Sunday, 20 March 2011

Am I Going To Be Thrown in a Mexican Jail?

     We were sitting in a small airport lounge in Guaymas, Mexico, waiting for a plane to fly us to our week-long kayaking trip in the Sea of Cortez. My kayaking companion, Mikayla and I were sweating bullets, not only because it was hot in the lounge area but also that our minds were full of the events that took place prior to our arrival in Guaymas. And now the latest setback - only one of us could board the plane. 
     Flying from Vancouver to Los Angeles was no problem but things started to go downhill from there as we were to catch a direct flight to Loreto in Baja California. The ticket agent told us that we had to stand in another line as our boarding passes were not valid. We dutifully went to the end of a one hundred foot lineup and moved exactly zero feet in one half hour. Our plane was preparing to leave in an hour and so we panicked and decided to circumvent the airport’s mad house. We took a bus to San Diego's smaller airport where we managed to end up flying the following day, resulting in missing the first day of our kayaking trip.
     We couldn’t fly direct to Loreto but rather we flew to Phoenix where we then had to stand in a long line for our connecting plane to Guaymas. The plane was late and it was overbooked. Mikayla and I looked at each other and we didn’t have to speak because both of our facial expressions read, “Were we really destined for this trip?” After an hour’s wait, we were fortunate enough to board the plane. 
     Our confidence on reaching our destination was further diminished when it was announced in the Guaymas airport that our flight was overbooked. Both of our facial expressions read, “Where have we heard this before?” I asked the ticket agent if there was any chance that we both could board and she replied that there was only room for one of us. I looked at the pained look on Mikayla's face and I gallantly said “OK –you go ahead and I’ll catch the next plane.” I heard her words "No, we have to go together!" but her facial expression read, “We're desperate - OK, give it a go!”
     So there we were, sitting in the Guaymas airport, despondent, perspiring like crazy and discussing how this mess was going to cause havoc with our kayaking tour group connections. Only Mikayla could go; we didn’t know when I could catch a flight and the kayak tour was already in progress.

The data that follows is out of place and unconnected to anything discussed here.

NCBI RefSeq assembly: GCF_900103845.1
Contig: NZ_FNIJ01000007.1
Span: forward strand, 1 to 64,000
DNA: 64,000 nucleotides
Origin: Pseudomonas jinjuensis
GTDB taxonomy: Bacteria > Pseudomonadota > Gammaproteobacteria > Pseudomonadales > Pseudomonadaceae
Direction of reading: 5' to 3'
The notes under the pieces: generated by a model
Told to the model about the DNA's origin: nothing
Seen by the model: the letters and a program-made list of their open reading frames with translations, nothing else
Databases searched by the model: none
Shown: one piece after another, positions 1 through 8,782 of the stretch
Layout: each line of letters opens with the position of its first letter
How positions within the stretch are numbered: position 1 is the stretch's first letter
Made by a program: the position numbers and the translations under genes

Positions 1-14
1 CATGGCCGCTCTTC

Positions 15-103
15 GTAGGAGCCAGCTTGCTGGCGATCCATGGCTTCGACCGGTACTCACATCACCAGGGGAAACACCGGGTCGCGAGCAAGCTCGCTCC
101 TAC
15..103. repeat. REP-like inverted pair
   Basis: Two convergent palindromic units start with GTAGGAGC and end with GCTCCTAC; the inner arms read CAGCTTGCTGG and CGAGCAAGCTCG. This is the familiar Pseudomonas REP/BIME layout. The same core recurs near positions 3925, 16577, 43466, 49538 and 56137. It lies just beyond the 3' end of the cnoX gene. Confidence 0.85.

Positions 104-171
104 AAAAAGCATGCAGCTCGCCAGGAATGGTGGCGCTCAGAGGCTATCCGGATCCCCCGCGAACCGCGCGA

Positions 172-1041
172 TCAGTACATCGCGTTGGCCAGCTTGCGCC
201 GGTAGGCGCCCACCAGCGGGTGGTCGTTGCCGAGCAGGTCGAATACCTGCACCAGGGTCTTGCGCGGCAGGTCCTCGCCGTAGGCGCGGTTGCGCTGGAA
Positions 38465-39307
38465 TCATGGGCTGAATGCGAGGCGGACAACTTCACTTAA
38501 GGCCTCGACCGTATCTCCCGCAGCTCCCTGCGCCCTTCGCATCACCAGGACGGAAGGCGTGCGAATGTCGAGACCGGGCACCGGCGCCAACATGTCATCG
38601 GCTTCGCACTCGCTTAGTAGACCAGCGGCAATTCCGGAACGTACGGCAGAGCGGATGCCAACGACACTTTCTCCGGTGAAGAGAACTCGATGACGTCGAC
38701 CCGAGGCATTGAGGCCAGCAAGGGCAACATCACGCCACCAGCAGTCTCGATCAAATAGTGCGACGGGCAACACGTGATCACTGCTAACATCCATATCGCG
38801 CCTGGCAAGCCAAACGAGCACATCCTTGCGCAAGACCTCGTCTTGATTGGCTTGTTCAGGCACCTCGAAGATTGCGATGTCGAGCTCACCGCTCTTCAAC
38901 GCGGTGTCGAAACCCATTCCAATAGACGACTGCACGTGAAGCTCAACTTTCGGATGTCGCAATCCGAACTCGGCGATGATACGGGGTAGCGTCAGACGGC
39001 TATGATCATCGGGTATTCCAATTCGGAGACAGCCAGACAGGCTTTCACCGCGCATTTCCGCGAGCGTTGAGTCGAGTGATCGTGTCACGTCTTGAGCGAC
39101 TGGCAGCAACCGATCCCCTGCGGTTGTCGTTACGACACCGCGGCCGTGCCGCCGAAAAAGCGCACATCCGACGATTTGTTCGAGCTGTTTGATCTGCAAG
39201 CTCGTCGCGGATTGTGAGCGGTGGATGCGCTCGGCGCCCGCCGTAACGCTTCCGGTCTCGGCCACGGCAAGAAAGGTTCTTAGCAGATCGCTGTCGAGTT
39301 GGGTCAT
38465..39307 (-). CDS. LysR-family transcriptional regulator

After mulling numerous scenarios in my head, I told Mikayla of a plan that just may work. In the most positive voice I could muster, I said, “We have nothing to lose. I’m going to bribe the ticket agent to get on the plane.” Mikayla, almost in tears said, “No, we’ll be caught and thrown in a Mexican jail!” I heard her words but her facial expression read, “We're desperate - OK, give it a go!”
     I looked in my wallet and came up with $50. I sat there trying to build up my nerve, sweating even more as I had never done this kind of thing before and thought, “Is it enough money? Am I going to be thrown in jail?” Spotting the agent, I thought “Now or never.” I stood up and started walking on my jelly-like legs to the check-in counter. Just then, the agent started walking over to me and said, “Mr. Moore, there is space for you also on the plane.” I didn't hear any words from Mikayla but her face went beet red and her expression read, "I think I'm going to faint" 
     We did finally land in Loreto and the kayaking trip was worth all the mental anguish.  
     Not long after returning home, I came across an article by John Flinn, former travel editor for the San Francisco Chronicle whose writing made me a bit more comfortable in my attempt to 'bribe' the ticket agent. 
A few things I've learned in a quarter-century-plus of travel:
In many parts of the world, there's little or no difference between what we think of as a "tip" and what we think of as a "bribe." A little baksheesh helps the desk clerk at Royal Air Nepal find your "lost" reservation, and opens the Luxor tomb that's supposed to be open but for some reason isn't. It might offend your sense of justice, but it's simply the way things get done in some neighbourhoods of the world. In most cases it's not a major shakedown, and it doesn't always involve cash. Often a pack of Marlboros or a commemorative pin from your home town is all it takes to open doors and get things moving.

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